The Balladeer was founded in March 1965 by Don King and Martin Books on the former premises of the Green Door, above a Chinese takeaway in upper Willis Street. King was a classical guitarist and folksinger himself, sealing the venue’s credentials as “by folkies, for folkies.” After the Balladeer quickly ran into debt, Australian émigrés Frank Fyfe (1936-1997) and Mary Fyfe took over. Mary had been working at the Monde Marie, when Seddon asked one day if she fancied her own place across town and offered to absorb existing liabilities into the bargain. In return, the Fyfes would mind the Monde occasionally.
The Australian couple had arrived in New Zealand the previous year, already veterans of the Brisbane bush music scene. As well as printing club newsletters, Frank Fyfe had run an underground press turning out anti-nuclear tracts; both Fyfes were members of CND and the Australian Labor Party. They also knew heavyweight folklorists like John Manifold and the interest in folklore would surface again in Wellington.
Humble compared with the other coffee bars, The Balladeer’s furnishings initially consisted of little more than cushions and mattresses arrayed on the floor. When furniture did arrive, it came in the shape of homemade wooden forms and trestle tables. Similarly spartan were the refreshments: coffees, ‘Jamaica punch’ (Coca Cola with rum essence), and the mandatory toasted sandwiches. The venue opened only in the evenings after the Fyfes had finished their respective day jobs, but low overheads were one reason the Balladeer – or “The Bladder” as it was affectionately known – kept afloat financially.
Noting the low proportion of local songs in the New Zealand folk movement, Fyfe enjoined members to collect songs, yarns and oral history from old timers.
Filling the Balladeer stage were a swag of Monde Marie veterans and new faces, Frank Scaglione, Mitch Park, Jane Gardner, Jae Renaut, Jan Senior and others. Folkies visiting from other cities would regularly drop in to play. Frank Fyfe himself became an adept performer, leading the house in lusty choruses of Australian bush songs. If there was a touch of anti-commercialist folk purism in the air, the venue still generated its own social frisson.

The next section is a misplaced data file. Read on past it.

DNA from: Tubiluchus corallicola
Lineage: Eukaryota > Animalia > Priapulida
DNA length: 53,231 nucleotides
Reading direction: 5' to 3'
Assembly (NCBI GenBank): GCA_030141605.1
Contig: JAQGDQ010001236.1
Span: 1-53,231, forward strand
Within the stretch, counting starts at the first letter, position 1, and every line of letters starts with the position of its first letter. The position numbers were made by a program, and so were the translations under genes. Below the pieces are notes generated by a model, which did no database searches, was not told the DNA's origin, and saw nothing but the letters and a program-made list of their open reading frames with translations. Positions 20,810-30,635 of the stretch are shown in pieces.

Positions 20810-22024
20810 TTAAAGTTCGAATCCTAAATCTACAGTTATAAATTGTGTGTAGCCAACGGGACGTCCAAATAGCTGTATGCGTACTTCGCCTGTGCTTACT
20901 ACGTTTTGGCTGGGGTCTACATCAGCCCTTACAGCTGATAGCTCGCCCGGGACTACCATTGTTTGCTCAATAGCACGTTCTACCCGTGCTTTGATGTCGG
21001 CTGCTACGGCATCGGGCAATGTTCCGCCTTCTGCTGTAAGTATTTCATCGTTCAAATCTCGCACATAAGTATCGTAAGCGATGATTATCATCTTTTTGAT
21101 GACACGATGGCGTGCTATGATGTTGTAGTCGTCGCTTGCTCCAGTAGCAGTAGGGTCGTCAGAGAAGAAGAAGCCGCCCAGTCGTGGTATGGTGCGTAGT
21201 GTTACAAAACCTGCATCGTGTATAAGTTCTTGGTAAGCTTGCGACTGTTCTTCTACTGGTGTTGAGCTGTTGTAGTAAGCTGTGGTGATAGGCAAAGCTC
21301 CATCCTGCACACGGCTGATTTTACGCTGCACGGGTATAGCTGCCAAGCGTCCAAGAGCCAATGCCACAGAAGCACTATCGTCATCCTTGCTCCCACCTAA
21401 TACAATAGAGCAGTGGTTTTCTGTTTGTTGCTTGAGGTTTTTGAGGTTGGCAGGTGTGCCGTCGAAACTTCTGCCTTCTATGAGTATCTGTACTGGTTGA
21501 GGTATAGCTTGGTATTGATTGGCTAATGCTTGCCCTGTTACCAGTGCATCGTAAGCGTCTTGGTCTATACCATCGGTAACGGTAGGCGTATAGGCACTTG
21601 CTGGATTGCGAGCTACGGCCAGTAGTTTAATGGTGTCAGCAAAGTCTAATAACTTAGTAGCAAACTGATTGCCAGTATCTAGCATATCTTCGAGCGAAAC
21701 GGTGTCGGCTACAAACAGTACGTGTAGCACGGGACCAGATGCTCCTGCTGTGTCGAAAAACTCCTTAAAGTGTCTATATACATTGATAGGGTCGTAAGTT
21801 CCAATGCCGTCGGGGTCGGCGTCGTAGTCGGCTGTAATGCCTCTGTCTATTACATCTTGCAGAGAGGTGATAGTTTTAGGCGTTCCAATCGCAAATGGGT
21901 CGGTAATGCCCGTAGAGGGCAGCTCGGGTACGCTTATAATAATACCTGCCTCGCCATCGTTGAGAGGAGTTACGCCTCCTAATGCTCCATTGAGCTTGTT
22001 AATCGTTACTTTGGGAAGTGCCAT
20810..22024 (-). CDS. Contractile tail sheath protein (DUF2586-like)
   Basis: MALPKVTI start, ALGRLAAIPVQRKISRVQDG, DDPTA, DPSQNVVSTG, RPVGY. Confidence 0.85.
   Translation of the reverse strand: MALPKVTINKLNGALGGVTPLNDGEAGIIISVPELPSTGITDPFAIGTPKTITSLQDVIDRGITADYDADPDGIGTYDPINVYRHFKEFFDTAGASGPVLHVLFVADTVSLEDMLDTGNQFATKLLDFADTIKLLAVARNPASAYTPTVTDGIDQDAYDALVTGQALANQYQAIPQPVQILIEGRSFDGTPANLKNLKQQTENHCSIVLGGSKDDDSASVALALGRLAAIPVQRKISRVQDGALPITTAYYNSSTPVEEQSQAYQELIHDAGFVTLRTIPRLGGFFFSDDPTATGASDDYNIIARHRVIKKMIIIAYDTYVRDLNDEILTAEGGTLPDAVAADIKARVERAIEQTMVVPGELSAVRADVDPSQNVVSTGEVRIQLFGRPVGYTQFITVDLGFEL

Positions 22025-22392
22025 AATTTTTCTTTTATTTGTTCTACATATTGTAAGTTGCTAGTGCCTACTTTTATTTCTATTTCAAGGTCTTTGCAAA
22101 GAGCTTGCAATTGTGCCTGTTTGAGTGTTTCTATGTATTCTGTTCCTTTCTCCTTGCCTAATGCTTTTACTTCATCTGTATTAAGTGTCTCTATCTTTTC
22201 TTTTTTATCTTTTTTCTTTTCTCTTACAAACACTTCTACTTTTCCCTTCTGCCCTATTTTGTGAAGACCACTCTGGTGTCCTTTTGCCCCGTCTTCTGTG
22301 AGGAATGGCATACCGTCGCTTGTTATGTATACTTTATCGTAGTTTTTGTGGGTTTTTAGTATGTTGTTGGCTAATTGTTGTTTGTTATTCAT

Frank Fyfe was also involved with several influential initiatives, helping bring the Wellington Folk Club into formal existence, printing its bulletin and hosting sessions at the Balladeer. He lent a hand organising the city’s annual folk festival, inaugurated in 1965. Another pioneering venture was the New Zealand Folklore Society. Noting the low proportion of local songs in the New Zealand folk movement, Fyfe enjoined members to collect songs, yarns and oral history from old timers. Several branches sprang up in other cities and research was published in a journal, The Maorilander.
If any Wellington coffee bar carried the banner of protest song, it was the Balladeer. Anti-establishment sentiment came through with a repertoire that included both classic “rebel songs” and topical political comment. Fyfe also got printing. The Vietnam War was emerging as the left-wing cause célèbre by this time and, during US President Lyndon Johnson’s October 1966 visit, the Balladeer itself came under police scrutiny. The coffee bar was raided during a citywide search for a hunting rifle and several regulars convicted for daubing unwelcoming messages like “Stuff LBJ” on the cable car terminus.
Economics proved a greater long-term challenge, though. The Balladeer’s uncompromising musical approach had always ensured the customer base remained more dedicated enthusiast than general public. In November 1967, with a new family arrival and a rent increase looming, the Fyfes reluctantly closed the doors.
Wider changes were also afoot. Licensing laws changed in 1967, allowing pubs to stay open until 10pm and opening up new evening entertainment possibilities. Local folk music was also diversifying into jug bands, old-time, bluegrass and blues. In Wellington, the University club was booming (500 members by the decade’s end) and plugging into a rootsier electric scene. Meanwhile, the Wellington Folk Club continued its peripatetic existence before finally establishing a permanent headquarters, the Wellington Folk Centre, in 1970. The era of the folk coffee bar was naturally drawing to a close.
The curtain came down on the Monde Marie in 1970: Mary Seddon eventually found all the competition too much. The Chez Paree continued with live music until mid-decade, briefly serving as the capital’s first punk venue (AKA the Mindshaft) in 1978. But the original spirit of the folk coffee bars lives on in the Wellington region’s various folk clubs and performers, immortalised in stories, poems and songs like Peter Cape’s ‘Monde Marie’:
What I want is the sound of Segovia
An Ives or a Clauson-to-be
And to hear them my choice is the guitars and the voices
I find at the Monde Marie.